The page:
and informative and inspirational read for you.
Just when I think I’m consistently at the “tail” of the curve which demarcates the final phase when I’ve integrated all the new changes so that I’m ready to move on, I slide down. There’s been a couple of times, recently, that I’ve found myself sliding back down to the depression and anxiety bottom of the curve yet I had convinced myself that I had sailed right through it the first time.
I’m an over-achiever that isn’t self-indulgent so it never occurred to me that I needed to grieve, but I’m learning. Once I’ve realized that I’m not at the tail, I spent the next day pushing myself hard and working towards something positive so that I’m back up on the high end of the curve. I’m generally the energizer bunny uber optimist but, I’ve realized that I’m not immune to the emotional roller coaster that has resulted from a global pandemic.
important is being able to self-assess where I am on this curve so that I can
acknowledge how I feel, process it then plan for what I need to do to push
myself back up to the tail of the curve. That way, I can keep moving forward.
It’s not easy – but it’s essential. It takes self-awareness and self-discipline,
but it is possible to make forward progress. Monday motivation is here to
encourage you to do the same by following these tips.
Monday motivation tips to boost
#1 – interrogate yourself in the mirror
Ask yourself some easy questions to warm up like, “Is today a good day or a bad day? How am I feeling?” It’s important to use the mirror because it forces you to look at yourself and be honest. Work your way up to tougher Monday motivation questions like, “How has COVID-19 impacted me? Am I okay?”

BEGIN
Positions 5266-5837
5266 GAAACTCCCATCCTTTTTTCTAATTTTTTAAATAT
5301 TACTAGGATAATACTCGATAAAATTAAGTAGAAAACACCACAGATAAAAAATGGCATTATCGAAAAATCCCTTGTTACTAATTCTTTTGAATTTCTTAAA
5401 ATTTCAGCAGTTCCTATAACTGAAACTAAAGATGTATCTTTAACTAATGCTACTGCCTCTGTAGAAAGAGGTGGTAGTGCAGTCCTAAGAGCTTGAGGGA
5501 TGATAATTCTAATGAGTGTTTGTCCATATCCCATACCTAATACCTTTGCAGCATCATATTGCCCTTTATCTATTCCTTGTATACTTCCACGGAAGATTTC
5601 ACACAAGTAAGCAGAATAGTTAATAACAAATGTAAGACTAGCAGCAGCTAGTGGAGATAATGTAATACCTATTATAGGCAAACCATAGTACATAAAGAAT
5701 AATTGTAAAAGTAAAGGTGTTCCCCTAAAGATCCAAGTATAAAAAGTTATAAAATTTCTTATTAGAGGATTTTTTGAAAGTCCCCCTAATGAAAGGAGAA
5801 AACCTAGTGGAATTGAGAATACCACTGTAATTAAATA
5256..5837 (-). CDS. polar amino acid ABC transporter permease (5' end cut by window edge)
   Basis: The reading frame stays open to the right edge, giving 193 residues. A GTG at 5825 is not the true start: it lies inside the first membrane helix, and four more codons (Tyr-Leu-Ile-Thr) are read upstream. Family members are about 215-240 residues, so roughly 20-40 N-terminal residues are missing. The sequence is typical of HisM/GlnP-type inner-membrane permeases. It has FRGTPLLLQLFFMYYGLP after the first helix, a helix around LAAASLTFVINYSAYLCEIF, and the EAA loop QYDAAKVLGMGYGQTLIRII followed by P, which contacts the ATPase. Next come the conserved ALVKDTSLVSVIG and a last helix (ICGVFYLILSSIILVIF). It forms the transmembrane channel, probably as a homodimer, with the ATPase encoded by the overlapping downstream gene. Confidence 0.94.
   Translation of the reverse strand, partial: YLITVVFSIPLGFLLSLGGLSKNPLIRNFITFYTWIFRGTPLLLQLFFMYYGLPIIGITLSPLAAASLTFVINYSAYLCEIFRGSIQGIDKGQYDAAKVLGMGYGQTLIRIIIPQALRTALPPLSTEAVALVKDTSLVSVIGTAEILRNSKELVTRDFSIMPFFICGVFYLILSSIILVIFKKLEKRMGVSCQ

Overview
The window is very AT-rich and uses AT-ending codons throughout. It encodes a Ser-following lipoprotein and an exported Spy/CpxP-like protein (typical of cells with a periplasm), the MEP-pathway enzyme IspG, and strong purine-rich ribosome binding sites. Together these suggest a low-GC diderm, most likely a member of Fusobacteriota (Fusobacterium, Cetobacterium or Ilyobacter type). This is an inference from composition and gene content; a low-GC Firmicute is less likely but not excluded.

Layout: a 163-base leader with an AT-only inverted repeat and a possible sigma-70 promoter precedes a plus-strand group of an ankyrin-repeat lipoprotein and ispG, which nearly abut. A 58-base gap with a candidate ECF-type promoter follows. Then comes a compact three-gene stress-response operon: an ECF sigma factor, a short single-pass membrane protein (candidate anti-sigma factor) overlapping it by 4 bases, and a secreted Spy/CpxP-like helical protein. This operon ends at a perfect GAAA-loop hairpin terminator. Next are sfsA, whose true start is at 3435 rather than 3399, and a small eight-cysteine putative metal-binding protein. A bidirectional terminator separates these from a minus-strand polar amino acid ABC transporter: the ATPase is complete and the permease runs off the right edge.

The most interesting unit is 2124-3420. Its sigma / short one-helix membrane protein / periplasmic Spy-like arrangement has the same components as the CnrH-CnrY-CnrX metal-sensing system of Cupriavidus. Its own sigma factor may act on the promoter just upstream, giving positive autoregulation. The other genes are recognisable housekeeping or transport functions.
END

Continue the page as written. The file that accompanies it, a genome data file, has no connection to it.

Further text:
#2 – share your interrogation answers with someone you trust
motivation tip is even harder than the first one. Not only do you have to be
honest about how you’re feeling, but you must be accountable, too. And that’s
tough. Really tough in some cases. But this is the important part of
self-awareness: admitting that you may need help is a big step and sharing that
need with someone else will take some of the pressure off. You don’t have to go
#3 – write it down
combines honesty, integrity, self-awareness, self-discipline and accountability
into a single act. Write it down. Document how you’re feeling and set a list of
goals for the day or the week. Look at those goals with objectivity and
compassion, not self-loathing if you didn’t hit them. These are weird and wacky
times and you need to give yourself some space, but you also need to keep
This is not the time to give up. It’s the time to rally, even if it’s a weak rally, it’s still an effort. Making a consistent effort each day to look at how you’re feeling and to make the changes that you need to modulate those feelings must be a daily responsibility. Take a break from news, social media, streaming movies, working, playing with the kids all day; whatever it is, find a way to give yourself a bit of space. Be kind to yourself and others.
We WILL get through this.
Image by Rudy
and Peter Skitterians from Pixabay